Fresh Air

  • Hosted by Terry Gross

Fresh Air with Terry Gross, the Peabody Award-winning weekday magazine of contemporary arts and issues, is one of public radio's most popular programs. Each week, nearly 4.5 million people listen to the show's intimate conversations broadcast on more than 450 National Public Radio (NPR) stations across the country, as well as in Europe on the World Radio Network.

Though Fresh Air has been categorized as a "talk show," it hardly fits the mold. Its 1994 Peabody Award citation credits Fresh Air with "probing questions, revelatory interviews and unusual insights." And a variety of top publications count Gross among the country's leading interviewers. The show gives interviews as much time as needed, and complements them with comments from well-known critics and commentators.

Fresh Air is produced at WHYY-FM in Philadelphia and broadcast nationally by NPR.

Copyright 2015 NPR. To see more, visit http://www.npr.org/.

Transcript

DAVE DAVIES, HOST:

In 1922, seven Western states — Colorado, Utah, New Mexico, Arizona, Nevada, Wyoming and California — drew up an agreement on how to divide the waters of the Colorado River. But there was one big problem with the plan: They overestimated how much water the river could provide.

As a result, each state was promised more water than actually exists. This miscalculation — and the subsequent mismanagement of water resources in those states — has created a water crisis that now affects nearly 40 million Americans.

Copyright 2015 NPR. To see more, visit http://www.npr.org/.

Transcript

DAVE DAVIES, HOST:

Copyright 2015 NPR. To see more, visit http://www.npr.org/.

Transcript

DAVE DAVIES, HOST:

Since it opened in 1911, the building has become a New York City landmark, praised not only for its beauty but also for its functional brilliance. In the words of one contemporary architect, the main branch of The New York Public Library at Fifth Avenue and 42nd Street is "a perfect machine for reading." The grand Reading Room sits atop seven levels of iron and steel books stacks whose contents could, at one time, be delivered to anybody who requested a book within a matter of minutes via a small elevator. Those stacks also support the floor of the Reading Room above.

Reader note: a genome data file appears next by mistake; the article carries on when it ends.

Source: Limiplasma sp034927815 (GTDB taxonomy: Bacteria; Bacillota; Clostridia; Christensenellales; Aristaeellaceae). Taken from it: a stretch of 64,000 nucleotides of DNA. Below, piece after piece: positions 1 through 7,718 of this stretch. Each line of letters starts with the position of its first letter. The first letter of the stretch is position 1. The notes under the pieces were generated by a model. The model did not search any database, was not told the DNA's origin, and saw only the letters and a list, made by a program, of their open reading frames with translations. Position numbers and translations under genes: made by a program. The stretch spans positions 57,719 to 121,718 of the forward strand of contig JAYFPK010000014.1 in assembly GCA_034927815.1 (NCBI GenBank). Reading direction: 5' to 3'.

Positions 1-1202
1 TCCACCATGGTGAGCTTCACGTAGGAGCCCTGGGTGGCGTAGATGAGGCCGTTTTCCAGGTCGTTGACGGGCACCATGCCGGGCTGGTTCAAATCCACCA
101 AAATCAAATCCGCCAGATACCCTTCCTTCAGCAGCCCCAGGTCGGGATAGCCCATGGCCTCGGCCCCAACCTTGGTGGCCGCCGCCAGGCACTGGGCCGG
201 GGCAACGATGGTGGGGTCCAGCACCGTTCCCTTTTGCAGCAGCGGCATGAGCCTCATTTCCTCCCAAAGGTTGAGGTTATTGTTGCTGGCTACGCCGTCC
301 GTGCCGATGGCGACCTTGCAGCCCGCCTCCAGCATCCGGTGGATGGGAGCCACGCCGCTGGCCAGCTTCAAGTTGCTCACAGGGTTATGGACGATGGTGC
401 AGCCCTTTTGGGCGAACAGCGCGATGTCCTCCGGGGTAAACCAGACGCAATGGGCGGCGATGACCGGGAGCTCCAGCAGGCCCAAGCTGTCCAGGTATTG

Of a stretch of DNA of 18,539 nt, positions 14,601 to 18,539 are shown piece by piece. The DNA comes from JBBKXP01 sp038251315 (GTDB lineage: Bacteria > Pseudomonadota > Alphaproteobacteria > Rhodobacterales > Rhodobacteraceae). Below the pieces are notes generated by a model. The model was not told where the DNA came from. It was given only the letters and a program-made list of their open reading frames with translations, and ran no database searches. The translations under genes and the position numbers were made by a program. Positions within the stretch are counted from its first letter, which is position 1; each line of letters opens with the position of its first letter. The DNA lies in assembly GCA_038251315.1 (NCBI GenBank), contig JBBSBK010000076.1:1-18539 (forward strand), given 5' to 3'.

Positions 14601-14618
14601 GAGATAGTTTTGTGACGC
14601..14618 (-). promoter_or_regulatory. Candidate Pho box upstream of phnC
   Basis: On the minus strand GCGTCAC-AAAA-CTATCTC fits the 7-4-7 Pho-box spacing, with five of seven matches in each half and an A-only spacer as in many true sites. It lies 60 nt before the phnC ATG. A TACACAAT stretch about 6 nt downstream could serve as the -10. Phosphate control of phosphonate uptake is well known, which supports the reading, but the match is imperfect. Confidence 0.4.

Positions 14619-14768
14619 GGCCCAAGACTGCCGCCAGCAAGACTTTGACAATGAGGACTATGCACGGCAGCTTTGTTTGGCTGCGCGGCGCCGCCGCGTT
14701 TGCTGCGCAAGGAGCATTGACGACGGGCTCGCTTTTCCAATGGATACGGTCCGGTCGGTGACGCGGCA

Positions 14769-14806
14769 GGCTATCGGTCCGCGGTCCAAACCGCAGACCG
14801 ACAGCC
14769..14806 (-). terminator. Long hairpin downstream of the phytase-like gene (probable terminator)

Michelangelo is known for masterpieces like the Sistine Chapel and the statue of David, but most people probably don't know that he actually got his start in forgery. The great artist began his career as a forger of ancient Roman sculptures, art scholar Noah Charney tells Fresh Air's Dave Davies.

By the time Michelangelo's forgery was revealed, the Renaissance master was famous in his own right. But many other artistic forgers continue to copy the work of past artists in the hopes of passing their creations off as authentic.

Back in college English, I was taught that it was foolish to think that fictional characters have any reality beyond the page. You shouldn't speculate about how many children Lady Macbeth had or what job Holden Caulfield wound up doing as a grown-up.

Copyright 2015 NPR. To see more, visit http://www.npr.org/.

Transcript

DAVE DAVIES, HOST:

Copyright 2015 NPR. To see more, visit http://www.npr.org/.

Transcript

DAVE DAVIES, HOST:

Comedian Marc Maron's WTF podcast might not seem like the place for a typical presidential interview, but several months ago the White House reached out to Maron to see if he'd be interested in having Barack Obama as his guest. "I just didn't think that it would ever happen," Maron says.

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